No More A-Roving
NASA’s Spirit rover goes into survival mode on Mars.
- By Michael Klesius
- AirSpaceMag.com, January 28, 2010
(Page 2 of 3)
“The most immediate issue for Spirit right now,” says rover mission project manager John Callas, “is surviving the next Martian winter. We’re clearly seeing a decrease in energy levels for the rover.”
Spirit is generating just enough power for about three more weeks of rocking and jostling in the fine Martian fluff. In past winters—three in total—the team has always been able to position Spirit with its solar arrays tilted northward to maximize energy production as the bitter Martian winter sets in. Spirit’s twin, Opportunity, on the other side of the planet, lives almost on the equator, and receives enough light year-round that it doesn’t have to hibernate. Opportunity has traveled more than 12 miles, or about three times the distance Spirit has, since the two arrived in early 2004.
Spirit needs about 160 watt-hours each day to communicate with the ground. With the current tilt, onboard power levels will drop below that by March or April, as the sun sinks lower in the sky. Rover driver Ashley Stroupe is improving the tilt by trying to move Spirit, centimeter by centimeter, up the bank of an adjoining crater to raise the left rear wheel. “On our last drive we saw a significant improvement in our northerly tilt of about one to two degrees over a short distance of a few centimeters,” she says. Stroupe and her colleagues will also try to rotate the rover in place during the coming three weeks, to improve the tilt a bit more.
Because they’re still actively driving the vehicle to put it in a better position, the rover team is still fully staffed. During the coming winter hibernation, they may cut back, but depending on what happens in the Martian spring (August/September), they may need to staff up again, depending on the budget. It costs NASA about $20 million a year to operate two mobile rovers, and a bit less when one of them is immobile.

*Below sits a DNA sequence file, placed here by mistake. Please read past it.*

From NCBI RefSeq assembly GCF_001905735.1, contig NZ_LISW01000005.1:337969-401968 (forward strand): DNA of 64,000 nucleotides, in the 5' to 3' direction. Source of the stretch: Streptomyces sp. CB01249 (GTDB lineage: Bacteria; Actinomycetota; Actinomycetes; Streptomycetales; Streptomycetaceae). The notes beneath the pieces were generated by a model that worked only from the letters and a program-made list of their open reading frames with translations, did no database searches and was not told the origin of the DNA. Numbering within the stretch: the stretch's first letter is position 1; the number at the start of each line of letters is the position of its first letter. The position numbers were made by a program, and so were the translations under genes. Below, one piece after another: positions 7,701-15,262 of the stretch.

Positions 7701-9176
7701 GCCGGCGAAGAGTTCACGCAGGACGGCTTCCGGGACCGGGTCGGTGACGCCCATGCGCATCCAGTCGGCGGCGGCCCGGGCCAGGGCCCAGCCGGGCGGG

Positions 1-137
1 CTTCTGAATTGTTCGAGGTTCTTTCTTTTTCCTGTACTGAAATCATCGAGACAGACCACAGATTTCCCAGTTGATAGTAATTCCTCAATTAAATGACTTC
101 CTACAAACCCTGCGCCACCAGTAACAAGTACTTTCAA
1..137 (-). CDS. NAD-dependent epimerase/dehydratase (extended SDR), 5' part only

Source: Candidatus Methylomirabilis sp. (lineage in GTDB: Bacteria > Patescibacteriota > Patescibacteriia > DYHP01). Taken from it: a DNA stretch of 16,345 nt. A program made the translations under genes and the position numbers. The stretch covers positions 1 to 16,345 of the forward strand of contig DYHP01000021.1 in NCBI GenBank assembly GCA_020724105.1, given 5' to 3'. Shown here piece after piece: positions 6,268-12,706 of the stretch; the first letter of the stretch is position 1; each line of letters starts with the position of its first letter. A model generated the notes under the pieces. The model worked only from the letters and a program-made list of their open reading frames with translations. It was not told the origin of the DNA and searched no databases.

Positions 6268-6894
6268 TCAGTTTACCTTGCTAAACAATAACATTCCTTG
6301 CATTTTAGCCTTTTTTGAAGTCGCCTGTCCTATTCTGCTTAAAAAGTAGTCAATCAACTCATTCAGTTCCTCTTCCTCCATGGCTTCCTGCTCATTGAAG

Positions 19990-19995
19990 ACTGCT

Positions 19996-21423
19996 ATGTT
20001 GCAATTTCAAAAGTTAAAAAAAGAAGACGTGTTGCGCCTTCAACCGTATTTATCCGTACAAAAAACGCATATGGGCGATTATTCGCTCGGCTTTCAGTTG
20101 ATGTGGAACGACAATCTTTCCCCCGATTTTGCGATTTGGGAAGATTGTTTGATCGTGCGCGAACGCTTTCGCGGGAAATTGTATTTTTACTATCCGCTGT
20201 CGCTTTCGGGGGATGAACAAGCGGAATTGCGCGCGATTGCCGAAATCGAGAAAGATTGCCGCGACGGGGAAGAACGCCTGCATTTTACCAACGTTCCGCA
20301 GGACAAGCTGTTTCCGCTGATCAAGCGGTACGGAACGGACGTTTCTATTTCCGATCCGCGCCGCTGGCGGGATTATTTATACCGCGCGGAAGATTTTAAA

Unless the team can improve Spirit’s tilt angle, here’s how it will go: By mid-February, the rover will reach a point where it can no longer move. By March or April, it will need to draw power from its batteries just to stay awake. This will quickly cause the batteries to drop below a minimum charge level, and trigger a low-power fault in which the rover shuts down and goes into hibernation. Everything will get turned off except a master clock linked to a timer that wakes the rover once a day, just long enough to check the charge in its batteries. During hibernation, “Every photon that hits the solar arrays goes into charging the batteries,” says Callas. If they’re well charged, the rover will wake all the way up and communicate with the JPL team, or allow the team to communicate with it. If there’s not enough juice in the batteries, the rover will go immediately back to sleep without sending a signal.
“We have to be prepared to go through a period where we’re not hearing from the rover for an extended length of time,” says Callas.
The biggest concern, he says, is the cold. The rover’s electronics are designed to tolerate temperatures as low as -40 degrees Fahrenheit when they’re operating. When the rover wakes each day to check its batteries, it will do so around midday, when the temperature should be warmer than -40. Those same electronics can tolerate temperatures down to -67 when they’re not operating. The team thinks temperatures shouldn’t go lower than -50, in which case the rover will be safe.
“But,” says Callas, “I’ll caution: Those design limits were tested for a brand new rover fresh out of the box. And this is a rover that’s been on the surface of Mars now for over six years and has endured thousands of grueling temperature cycles. So there’s no guarantee that the rover would be able to survive these colder temperatures.